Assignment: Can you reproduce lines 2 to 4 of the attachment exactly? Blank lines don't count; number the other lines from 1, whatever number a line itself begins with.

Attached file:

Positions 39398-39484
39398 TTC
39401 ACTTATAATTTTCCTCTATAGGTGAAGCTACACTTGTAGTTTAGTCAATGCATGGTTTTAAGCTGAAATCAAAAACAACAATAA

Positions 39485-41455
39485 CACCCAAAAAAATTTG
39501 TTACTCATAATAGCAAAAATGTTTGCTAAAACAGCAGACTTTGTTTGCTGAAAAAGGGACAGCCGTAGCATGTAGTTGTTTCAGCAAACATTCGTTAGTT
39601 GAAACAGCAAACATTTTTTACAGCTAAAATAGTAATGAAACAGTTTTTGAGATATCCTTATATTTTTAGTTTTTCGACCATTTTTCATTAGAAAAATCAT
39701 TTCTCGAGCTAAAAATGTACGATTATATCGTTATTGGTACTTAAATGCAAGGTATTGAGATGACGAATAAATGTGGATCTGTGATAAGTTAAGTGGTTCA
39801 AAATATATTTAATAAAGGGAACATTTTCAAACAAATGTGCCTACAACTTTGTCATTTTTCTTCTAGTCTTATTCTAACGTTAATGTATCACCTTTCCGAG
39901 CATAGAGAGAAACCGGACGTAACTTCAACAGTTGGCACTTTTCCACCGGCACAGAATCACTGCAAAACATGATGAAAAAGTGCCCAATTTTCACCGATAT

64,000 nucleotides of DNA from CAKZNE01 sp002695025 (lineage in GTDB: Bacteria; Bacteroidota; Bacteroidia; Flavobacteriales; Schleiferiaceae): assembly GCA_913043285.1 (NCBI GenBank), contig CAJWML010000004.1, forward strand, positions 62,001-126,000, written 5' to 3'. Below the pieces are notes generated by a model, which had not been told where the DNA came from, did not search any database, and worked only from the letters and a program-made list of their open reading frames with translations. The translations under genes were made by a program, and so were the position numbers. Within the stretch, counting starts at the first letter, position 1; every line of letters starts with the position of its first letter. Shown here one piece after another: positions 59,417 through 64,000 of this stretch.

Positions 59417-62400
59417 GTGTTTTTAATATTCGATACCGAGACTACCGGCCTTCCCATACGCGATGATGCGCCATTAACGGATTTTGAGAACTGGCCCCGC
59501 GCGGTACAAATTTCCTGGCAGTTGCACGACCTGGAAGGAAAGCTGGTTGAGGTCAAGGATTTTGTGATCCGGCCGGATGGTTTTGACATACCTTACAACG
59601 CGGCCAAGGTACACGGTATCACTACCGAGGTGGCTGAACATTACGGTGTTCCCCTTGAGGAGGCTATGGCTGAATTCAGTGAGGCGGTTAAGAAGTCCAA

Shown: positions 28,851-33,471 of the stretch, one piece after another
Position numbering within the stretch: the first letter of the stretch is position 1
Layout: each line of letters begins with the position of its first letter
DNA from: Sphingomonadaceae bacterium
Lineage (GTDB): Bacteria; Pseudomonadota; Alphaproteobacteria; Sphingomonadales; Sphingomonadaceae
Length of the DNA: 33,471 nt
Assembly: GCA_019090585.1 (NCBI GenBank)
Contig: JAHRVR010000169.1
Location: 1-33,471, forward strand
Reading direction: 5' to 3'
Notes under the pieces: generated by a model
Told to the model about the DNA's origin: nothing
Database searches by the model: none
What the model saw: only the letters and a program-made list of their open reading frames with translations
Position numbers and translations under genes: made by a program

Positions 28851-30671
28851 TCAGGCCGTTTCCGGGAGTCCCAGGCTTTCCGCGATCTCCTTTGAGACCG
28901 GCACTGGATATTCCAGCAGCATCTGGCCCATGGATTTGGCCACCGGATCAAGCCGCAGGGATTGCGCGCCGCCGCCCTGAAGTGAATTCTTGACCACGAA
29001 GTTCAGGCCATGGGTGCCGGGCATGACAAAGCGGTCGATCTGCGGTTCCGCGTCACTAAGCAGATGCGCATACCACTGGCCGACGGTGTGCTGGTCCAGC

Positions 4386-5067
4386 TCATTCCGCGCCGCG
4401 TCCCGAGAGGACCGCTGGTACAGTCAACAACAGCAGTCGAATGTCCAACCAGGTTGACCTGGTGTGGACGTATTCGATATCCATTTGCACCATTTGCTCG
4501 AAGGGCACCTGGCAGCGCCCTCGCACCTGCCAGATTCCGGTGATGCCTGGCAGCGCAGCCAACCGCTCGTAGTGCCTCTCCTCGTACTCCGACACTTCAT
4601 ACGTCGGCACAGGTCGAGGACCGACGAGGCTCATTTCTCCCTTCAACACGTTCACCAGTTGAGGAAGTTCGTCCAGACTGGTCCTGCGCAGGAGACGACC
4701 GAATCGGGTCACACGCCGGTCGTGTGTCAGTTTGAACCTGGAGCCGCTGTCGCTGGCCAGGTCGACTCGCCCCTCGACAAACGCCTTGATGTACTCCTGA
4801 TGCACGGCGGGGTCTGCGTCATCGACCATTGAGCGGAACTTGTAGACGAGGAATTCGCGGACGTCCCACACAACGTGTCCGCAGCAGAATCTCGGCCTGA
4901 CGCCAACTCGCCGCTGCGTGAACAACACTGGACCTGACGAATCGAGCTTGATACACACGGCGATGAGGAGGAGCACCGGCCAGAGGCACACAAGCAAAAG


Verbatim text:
39398 TTC
39401 ACTTATAATTTTCCTCTATAGGTGAAGCTACACTTGTAGTTTAGTCAATGCATGGTTTTAAGCTGAAATCAAAAACAACAATAA

Positions 39485-41455